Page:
Contrary to what you're saying, I believe the program is not in fact crashing in any of the lines posted, but instead crashes on one of the lines following them, which you haven't posted.

The reason I believe this is that I also believe you're doing a Release-build, in which case both Debug lines will be removed, since they're tagged with a [Conditional("DEBUG")] attribute.

The clue here is that the all variable has been optimized away, and this should only happen during a Release-build, not a Debug-build.

In other words, I believe the all variable is actuall null after all, and the Debug lines aren't executed, because they're not compiled into the assembly. The debugger is dutifully reporting that the all variable no longer exists.

Note that all of this should be easy to test. Just place a breakpoint on the first of the two Debug-lines that you've posted. If the breakpoint is hit, my hypothesis is most likely wrong. If it doesn't (and I'm going to guess that the breakpoint symbol shows up as a hollow circle at runtime), then those lines aren't compiled into the assembly.

share|improve this answer
    
It's a good theory, but I don't think it is the case. I have been stepping through the code while attempting to diagnose this and I see the WriteLine output being produced. I have my configuration set to a debug build. I also reset my entire IDE to default settings while diagnosing just in case I had customized any of the debug values in the past. I also verified that the pdb file is produced, and has the same time stamp as the assembly (and the time stamp matches my last build time). – gxclarke Jul 31 '10 at 22:21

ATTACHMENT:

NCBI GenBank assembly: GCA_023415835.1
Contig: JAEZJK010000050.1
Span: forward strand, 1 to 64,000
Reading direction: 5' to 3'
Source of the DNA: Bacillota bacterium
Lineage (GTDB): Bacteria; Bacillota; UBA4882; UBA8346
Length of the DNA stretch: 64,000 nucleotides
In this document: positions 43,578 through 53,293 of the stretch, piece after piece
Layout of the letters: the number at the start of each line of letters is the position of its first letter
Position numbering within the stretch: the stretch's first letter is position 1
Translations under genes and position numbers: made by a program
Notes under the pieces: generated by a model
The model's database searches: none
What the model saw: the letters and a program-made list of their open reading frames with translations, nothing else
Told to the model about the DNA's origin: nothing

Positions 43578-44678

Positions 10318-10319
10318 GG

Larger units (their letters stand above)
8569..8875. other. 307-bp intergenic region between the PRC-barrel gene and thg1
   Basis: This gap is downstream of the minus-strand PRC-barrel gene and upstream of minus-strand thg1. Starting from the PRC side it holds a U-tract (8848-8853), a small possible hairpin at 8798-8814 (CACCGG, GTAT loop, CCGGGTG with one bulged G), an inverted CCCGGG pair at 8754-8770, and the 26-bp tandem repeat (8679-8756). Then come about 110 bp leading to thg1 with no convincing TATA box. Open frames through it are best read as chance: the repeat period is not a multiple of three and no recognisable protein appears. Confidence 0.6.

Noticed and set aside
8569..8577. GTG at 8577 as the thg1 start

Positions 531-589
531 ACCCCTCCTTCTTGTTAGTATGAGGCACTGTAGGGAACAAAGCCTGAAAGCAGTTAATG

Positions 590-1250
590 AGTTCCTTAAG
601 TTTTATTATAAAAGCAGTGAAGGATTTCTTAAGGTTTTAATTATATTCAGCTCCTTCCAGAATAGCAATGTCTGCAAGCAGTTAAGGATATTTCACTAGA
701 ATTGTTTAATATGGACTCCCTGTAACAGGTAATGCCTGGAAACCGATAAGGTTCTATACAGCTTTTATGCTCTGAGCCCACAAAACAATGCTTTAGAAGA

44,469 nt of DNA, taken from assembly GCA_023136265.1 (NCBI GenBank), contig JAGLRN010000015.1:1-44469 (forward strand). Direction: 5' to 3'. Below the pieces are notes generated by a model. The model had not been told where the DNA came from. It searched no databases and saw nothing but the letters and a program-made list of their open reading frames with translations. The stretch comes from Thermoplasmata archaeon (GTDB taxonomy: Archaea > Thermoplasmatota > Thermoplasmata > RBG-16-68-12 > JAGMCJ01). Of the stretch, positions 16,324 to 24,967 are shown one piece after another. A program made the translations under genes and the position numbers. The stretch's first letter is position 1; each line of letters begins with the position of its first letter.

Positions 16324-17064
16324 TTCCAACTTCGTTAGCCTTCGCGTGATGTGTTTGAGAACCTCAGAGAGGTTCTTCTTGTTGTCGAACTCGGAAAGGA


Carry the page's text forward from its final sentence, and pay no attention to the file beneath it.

Is the code proprietary? If not, would you be willing to upload the code, or a compiled version of it, somewhere? – Lasse V. Karlsen Jul 31 '10 at 22:24
    
@Gary, you can make sure by using Trace.Assert() – Henk Holterman Jul 31 '10 at 22:24
1  
If not, a TeamViewer session could also be set up, so I can see your screen. – Lasse V. Karlsen Jul 31 '10 at 22:34
    
@Lasse: we can do TeamViewer (and thanks for offering to help!). Do you use google talk or another IM client, so I can give you the login info? My email address (and IM) is gxclarke at gmail dot com. – gxclarke Jul 31 '10 at 22:41

If you suspect that the variable is somehow optimized away, you could verify this using either through the IsAlive property of a WeakReference to your all object, or via GC.KeepAlive(all). I'm not sure if that will be of any use, but it might be worth a try.

Another possiblity, though highly unlikely, is that for some reason, List<FeatureModel>.ToString throws that exception. You could possibly verify this with a tool such as .NET Reflector to see what that method does exactly.